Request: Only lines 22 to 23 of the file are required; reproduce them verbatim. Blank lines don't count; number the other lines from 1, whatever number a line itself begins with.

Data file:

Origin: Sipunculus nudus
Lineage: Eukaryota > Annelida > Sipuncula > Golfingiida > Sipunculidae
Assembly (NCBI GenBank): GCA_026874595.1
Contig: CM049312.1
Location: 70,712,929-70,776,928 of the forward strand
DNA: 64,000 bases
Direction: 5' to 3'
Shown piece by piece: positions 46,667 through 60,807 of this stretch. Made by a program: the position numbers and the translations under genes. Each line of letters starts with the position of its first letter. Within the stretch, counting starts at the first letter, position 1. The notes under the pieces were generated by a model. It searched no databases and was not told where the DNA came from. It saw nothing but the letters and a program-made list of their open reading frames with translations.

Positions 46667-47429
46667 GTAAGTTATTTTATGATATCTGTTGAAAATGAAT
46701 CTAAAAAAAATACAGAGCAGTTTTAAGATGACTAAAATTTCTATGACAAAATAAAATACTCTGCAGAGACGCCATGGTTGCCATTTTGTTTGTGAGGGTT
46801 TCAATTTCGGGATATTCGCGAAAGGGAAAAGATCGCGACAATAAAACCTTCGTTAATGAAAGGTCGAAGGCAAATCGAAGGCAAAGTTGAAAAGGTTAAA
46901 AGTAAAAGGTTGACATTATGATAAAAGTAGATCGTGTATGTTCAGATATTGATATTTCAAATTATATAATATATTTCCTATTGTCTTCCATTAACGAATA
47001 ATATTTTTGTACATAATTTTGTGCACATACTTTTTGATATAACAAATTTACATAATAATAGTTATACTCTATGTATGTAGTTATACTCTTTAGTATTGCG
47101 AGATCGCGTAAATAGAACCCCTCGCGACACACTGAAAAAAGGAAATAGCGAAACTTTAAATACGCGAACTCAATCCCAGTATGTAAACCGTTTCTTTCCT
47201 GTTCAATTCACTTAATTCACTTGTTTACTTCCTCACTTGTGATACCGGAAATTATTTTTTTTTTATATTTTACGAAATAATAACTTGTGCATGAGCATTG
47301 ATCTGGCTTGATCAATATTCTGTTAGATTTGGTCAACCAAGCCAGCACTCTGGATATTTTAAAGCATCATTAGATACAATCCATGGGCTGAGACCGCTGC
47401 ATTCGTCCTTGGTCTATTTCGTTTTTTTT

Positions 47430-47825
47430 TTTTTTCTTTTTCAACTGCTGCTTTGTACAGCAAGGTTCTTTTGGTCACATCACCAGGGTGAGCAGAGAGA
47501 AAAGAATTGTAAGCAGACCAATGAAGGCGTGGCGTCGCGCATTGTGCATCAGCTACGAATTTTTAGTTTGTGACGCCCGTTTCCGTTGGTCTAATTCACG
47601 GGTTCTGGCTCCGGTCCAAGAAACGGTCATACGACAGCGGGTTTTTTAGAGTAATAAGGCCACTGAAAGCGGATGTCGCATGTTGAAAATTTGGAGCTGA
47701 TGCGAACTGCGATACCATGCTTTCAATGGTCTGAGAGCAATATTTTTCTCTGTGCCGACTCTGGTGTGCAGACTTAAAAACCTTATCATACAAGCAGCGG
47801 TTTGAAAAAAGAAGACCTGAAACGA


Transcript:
47601 GGTTCTGGCTCCGGTCCAAGAAACGGTCATACGACAGCGGGTTTTTTAGAGTAATAAGGCCACTGAAAGCGGATGTCGCATGTTGAAAATTTGGAGCTGA
47701 TGCGAACTGCGATACCATGCTTTCAATGGTCTGAGAGCAATATTTTTCTCTGTGCCGACTCTGGTGTGCAGACTTAAAAACCTTATCATACAAGCAGCGG